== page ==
The UK's trade deficit offers further cause for concern. Despite all the advantages of a weak pound, our balance of payments continues to yo-yo. Latest figures show the deficit creeping back over the £8 billion mark albeit after a record drop the previous month. Net exports stood at -2.4% in 2010 with one in four EU firms trading overseas versus one in five in the UK. Once again we're left red-faced by Germany, whose manufacturers have twice our market share in the boom economies of Brazil, Russia, India and China as well as much stronger field of SME exporters. Crucially, those mid-sized manufacturers are German-owned. In the UK, it's another story. "I buy in components from Italy for £100 that I could make in the UK for less after taking into account the shipping costs," says Richard Webb, operations director at appliances manufacturer Indesit – which is Italian-owned. "To make them here, I would have to build a shed for £1 million and I can't get that investment."

It's symptomatic of the British manufacturing model. A lack of home-grown talent means we'll always be at the mercy of foreign-owned giants, according to Sukhdev Johal, lecturer and author of a report on the future of UK manufacturing entitled 'Buyer's Remorse'. "Our biggest problem is we consume more than we export – we have an £80 billion deficit on manufacturers and a legacy of broken supply chains."

The shortfall in home-grown suppliers curtails economic growth, Johal explains. "As soon as you grow exports, you bring in more imports, too. It's like going for a run and you think you've gone miles only to find out you've only run 20% of the distance." Reversing the decline means nurturing a new generation of domestic manufacturers – and that will call for something more radical than government-backed export guarantees and a coach load of export advisers, argues Johal.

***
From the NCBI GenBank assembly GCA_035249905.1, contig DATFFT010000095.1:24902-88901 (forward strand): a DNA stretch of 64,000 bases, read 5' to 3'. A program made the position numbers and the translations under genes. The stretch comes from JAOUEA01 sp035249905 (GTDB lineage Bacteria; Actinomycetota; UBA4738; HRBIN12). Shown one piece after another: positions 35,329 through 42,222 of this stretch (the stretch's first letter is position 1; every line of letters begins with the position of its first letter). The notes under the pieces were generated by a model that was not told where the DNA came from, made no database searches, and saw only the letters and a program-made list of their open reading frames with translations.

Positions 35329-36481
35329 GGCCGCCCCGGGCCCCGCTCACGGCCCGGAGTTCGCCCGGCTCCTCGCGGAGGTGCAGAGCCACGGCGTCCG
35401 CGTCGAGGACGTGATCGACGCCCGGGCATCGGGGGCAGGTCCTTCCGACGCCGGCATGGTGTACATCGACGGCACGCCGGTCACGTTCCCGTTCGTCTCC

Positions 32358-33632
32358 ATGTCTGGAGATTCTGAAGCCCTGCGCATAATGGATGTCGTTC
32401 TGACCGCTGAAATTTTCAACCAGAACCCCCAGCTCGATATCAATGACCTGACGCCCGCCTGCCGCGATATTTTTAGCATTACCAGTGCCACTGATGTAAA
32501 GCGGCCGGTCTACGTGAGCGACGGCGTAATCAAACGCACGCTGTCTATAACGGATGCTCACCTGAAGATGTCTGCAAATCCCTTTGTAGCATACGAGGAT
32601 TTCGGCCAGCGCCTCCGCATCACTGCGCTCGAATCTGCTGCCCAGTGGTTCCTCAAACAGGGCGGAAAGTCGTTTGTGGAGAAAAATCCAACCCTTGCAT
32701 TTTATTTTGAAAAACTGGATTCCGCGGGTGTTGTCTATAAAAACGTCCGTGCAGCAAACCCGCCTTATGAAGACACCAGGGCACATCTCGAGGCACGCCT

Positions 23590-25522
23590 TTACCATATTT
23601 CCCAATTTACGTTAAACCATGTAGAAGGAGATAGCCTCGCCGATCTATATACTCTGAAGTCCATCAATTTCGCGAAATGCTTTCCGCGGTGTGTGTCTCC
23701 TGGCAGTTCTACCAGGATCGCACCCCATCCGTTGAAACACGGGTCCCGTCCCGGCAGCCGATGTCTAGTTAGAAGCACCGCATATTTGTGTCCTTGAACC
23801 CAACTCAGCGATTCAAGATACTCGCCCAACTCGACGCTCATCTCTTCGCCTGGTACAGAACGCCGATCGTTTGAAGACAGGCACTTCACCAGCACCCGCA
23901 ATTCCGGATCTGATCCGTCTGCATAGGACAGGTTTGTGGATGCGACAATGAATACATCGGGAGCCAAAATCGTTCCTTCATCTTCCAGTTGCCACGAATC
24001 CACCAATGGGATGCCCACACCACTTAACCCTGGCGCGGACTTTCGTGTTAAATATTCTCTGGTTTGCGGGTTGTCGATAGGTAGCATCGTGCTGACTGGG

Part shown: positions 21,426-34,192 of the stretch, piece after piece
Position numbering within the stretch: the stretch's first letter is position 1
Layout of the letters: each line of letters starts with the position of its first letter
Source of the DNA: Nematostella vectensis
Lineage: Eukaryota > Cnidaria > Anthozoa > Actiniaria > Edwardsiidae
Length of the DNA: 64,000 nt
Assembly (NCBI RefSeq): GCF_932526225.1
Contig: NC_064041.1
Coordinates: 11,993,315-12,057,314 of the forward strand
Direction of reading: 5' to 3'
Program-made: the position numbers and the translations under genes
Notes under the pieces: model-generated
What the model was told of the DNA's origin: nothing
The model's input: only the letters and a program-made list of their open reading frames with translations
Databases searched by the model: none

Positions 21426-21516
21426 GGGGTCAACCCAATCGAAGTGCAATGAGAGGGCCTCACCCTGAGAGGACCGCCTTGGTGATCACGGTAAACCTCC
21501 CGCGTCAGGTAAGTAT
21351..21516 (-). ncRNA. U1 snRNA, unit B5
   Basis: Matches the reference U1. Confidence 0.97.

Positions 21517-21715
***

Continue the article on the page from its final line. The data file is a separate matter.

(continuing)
"We're pursuing the same trade policies that didn't work 20 years ago. Why can't we think outside the box? Give an SME a tax break for every year in which they increase UK value added and, if he reinvests the money, give him another year's break or a national insurance holiday in return for creating new jobs."

Don't count on such sweeping reforms to industrial policy anytime soon. Instead, the coalition government seems set to offer general pro-business, pro-export policies. That's fine for the trailblazers like Brompton and Cressall who will continue to win big from overseas trade. But, without something more fundamental and more daring to revitalise the entire manufacturing community, Britain's export-led recovery will remain a world away.

Decided that being in Beijing could make order bells ring, or going to Rio could have your shareholders dancing in the sun? What next? WM looks at the options for manufacturers keen to take up the export challenge

So you think you want to export?
Decided that being in Beijing could make order bells ring, or going to Rio could have your shareholders dancing in the sun?
What next? WM looks at the options for manufacturers keen to take up the export challenge

  1. UKTI